My years spent on the Co-op board are among my most valued in regards to personal growth and development. Through a strong sense of community, teamwork, consensus building and engagement with our owners, coupled with financial and governance training, we were able to sustain our small store and then grow our outreach and impact into now two new stores, propelling our ownership base into the tens of thousands.

That experience fueled my involvement in shared governance at UB, where I served as Chair of the Professional Staff Senate for four years, and as statewide Convener of the SUNY Campus Governance Leaders group. 

At UB I work as an Instructional Support Technician and instructor in the UB Department of Art, in the areas of Graphic Design and Art & Technology. I have a freelance design and photography business, and I hold a Master’s Degree in Education and Technology. I have two brilliant and compassionate daughters, both enrolled in SUNY colleges.

Rita Jones

I had an interest in becoming a Lexington Co-op board member based on the fact that I loved the Co-op and wanted to be part of such a vibrant establishment. It has been an honor to serve as I continue to learn the makings and operations of our food co-op. I’ve served on another board in the past and learned that all boards are not the same, especially by the culture alone. I’ve been a co-op member for 3-4 years. My professional experiences primarily have been in the insurance industry in several capacities and customer relations have been a major area as well. I love the arts of any kind and embrace art around me whenever I can—it can feed the soul. I am still learning and as advised, “it is more than where to place the can of tomatoes.” The main key in my service as a Co-op board member is to learn the foundational policies and to stay within the mission of the coop: for continued good growth and great service for our member-owners and our local communities. Welcome aboard those who may have an interest and a passion to serve.

Derek Bateman

I consider myself a “Co-op Person.” I first joined Lexington Co-op in 1977 where I participated in the “newsletter collective” that published the Co-op’s newsletter the “Recycled Wrapping Paper.” In 1978 some friends and I started organizing a Credit Union to serve the Co-operative Community of Buffalo. The Buffalo Cooperative Federal Credit Union was founded in 1979 and joined forces with Good Neighbors Federal Credit Union in 2020. I also helped found the Parkside Federal Credit Union and was the first Executive Director of the Energy Cooperative of Western New York (now called the Energy Cooperative of America). I have also served on the Board of the Nickel City Housing Cooperative as well as the Board of the Co-op Credit Union for over 40 years and Lexington Co-op for over 20 years.  

I have an MBA and 20-years’ experience as an Executive Director working for not-for-profit organizations as well as 17-years’ experience as a Community College instructor teaching Sociology, Political Science and Economics. As the largest and most visible consumer cooperative in this region, I joined the Lexington Co-op Board to advocate for affordable options for our members as well as opportunities for those of members who wanted, through the Lexington Co-op, to have opportunities for meaningful participation in activities that promote cooperation, cooperatives and the cooperative movement in Buffalo.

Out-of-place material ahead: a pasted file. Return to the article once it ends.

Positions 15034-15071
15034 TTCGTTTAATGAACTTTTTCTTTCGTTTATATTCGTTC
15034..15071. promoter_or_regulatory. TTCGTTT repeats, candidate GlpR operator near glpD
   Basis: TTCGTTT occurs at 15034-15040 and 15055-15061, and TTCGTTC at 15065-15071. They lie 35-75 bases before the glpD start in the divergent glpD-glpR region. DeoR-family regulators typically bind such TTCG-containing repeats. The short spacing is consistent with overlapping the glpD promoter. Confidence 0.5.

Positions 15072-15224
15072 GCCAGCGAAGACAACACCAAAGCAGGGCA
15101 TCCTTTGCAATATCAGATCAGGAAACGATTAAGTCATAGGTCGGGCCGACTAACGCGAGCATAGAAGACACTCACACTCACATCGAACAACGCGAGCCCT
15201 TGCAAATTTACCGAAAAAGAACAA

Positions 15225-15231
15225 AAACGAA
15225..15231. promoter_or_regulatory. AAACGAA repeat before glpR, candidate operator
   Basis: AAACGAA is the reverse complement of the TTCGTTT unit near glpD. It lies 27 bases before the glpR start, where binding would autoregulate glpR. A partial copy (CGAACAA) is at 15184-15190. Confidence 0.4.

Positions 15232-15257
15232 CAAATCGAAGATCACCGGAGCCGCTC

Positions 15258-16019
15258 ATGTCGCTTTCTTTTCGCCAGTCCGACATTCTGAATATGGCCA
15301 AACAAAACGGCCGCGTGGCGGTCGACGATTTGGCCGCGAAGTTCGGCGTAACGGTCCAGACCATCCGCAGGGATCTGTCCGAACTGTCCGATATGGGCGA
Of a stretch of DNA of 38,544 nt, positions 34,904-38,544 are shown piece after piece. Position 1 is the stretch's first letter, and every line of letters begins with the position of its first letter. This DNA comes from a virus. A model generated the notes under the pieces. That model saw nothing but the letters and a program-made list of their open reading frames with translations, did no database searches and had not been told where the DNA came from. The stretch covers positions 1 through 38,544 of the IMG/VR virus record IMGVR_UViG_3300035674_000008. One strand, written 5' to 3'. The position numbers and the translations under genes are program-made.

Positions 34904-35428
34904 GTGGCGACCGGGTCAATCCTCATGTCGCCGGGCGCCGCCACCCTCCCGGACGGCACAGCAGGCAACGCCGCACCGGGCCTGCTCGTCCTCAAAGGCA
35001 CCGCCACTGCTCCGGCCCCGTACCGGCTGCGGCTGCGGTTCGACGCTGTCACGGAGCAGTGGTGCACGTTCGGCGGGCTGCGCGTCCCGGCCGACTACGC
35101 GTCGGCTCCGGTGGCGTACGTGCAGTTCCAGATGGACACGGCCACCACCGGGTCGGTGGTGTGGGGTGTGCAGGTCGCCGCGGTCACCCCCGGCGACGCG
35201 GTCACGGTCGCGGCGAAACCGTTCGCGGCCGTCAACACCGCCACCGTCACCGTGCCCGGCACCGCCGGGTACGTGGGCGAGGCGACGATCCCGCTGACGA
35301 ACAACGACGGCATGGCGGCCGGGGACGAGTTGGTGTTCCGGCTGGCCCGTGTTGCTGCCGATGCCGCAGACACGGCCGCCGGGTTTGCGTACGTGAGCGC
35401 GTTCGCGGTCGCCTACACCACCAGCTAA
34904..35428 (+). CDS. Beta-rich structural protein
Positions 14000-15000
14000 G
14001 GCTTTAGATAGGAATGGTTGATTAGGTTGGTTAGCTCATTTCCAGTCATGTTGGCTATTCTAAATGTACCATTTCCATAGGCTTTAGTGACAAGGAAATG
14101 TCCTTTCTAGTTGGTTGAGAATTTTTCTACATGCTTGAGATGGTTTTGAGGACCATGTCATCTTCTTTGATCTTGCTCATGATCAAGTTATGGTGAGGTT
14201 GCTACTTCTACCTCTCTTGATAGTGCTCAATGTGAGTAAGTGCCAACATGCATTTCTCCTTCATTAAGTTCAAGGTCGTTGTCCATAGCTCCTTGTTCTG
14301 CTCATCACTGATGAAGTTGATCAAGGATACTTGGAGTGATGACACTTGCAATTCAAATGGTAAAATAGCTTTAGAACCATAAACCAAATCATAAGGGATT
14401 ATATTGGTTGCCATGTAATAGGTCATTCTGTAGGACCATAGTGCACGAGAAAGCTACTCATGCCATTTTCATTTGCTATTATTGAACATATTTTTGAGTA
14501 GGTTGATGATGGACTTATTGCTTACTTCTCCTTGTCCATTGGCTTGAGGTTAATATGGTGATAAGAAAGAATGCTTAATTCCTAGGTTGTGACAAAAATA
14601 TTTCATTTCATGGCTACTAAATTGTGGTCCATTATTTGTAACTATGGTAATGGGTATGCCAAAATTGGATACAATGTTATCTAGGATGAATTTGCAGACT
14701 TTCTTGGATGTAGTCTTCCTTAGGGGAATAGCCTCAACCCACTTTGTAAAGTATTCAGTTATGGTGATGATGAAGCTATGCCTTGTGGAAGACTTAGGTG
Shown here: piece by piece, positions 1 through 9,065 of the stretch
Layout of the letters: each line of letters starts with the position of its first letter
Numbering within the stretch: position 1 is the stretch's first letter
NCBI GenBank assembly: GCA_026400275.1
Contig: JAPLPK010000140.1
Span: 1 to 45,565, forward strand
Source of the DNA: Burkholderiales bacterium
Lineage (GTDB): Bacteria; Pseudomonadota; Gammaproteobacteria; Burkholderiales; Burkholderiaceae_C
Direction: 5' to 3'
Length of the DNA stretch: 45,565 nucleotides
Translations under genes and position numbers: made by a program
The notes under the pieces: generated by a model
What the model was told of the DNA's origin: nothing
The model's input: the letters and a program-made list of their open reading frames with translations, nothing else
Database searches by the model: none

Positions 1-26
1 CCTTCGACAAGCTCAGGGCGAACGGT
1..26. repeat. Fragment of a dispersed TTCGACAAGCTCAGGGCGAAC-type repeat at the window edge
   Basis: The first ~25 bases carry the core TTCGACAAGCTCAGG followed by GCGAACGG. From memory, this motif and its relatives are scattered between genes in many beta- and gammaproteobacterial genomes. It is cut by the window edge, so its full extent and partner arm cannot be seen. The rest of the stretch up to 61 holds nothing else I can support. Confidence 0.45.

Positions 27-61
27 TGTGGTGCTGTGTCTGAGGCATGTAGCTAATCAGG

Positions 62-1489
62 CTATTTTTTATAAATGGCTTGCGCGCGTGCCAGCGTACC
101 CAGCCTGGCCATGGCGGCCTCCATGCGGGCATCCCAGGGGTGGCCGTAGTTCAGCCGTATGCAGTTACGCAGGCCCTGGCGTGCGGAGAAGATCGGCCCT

Emily Cosbey

I have been a Co-op member for roughly seven years now, starting when I moved to the Elmwood Village. Upon moving there, it quickly became clear how much the city depends on small businesses, and how central the Co-op became in our everyday living. As a customer I was able to learn a great deal about how Co-ops service surrounding farms and small businesses, and work to empower growth within the community. 

With that in mind, I decided to run for a seat on the Board of the Lexington Co-op. As an English as a New Language educator I share the co-op’s values in servicing our diverse Buffalo community by advocating for equity and access to whole, healthy, and local foods for all. 

In the short time that I have been a director, I have learned even more about the principles and mission of the co-op. It has been a true pleasure working alongside such passionate directors in our work to ensure sustainable and ever-evolving growth throughout the cooperative. 

Marissa Pace

I ran for the Lexington Co-op board for the opportunity to give back to the Community. For me, it was not enough to be an owner and shopper—I wanted to devote my time, abilities, and energy to the Co-op, too. I’ve been a member of the Co-op for 15 years and have had previous board experience and have also done committee work in organizations. It is important to know how to communicate within a group. The ability to work together including making compromises for a greater common good is beneficial to accomplish the board goals and work.

I am a Human Resources professional, but my passions outside of work include being outdoors, hiking and running! Hiking and trail running helps me connect with the environment and re-energize from the stress around me.

Devon Dams-O’Connor

Buffalo-born and raised, I’m a lover of local food who can usually be found growing veggies in my front yard garden, perusing local farmers’ markets, canning and pickling everything, cooking up a storm, and writing about local food and farms for regional magazines. The Lexington Co-op’s role as a community-owned hub that supports our regional food system is why I became a member-owner in the first place more than ten years ago, why I chose to run for its board of directors, and why I vote to support this concept with my dollar as a customer at the Hertel store who’s in there almost daily (because I live around the corner, and I forget stuff).   

Outside of playing with food and loving the Co-op, I’ve been a freelance journalist since 2004 and have worked as a freelance copywriter for advertising agencies across New England for more than 15 years. I am also an Erie County Elections Inspector; a cyclist, paddler, and CrossFitter; a volunteer with several local non-profits; and lover of getting lost in the woods.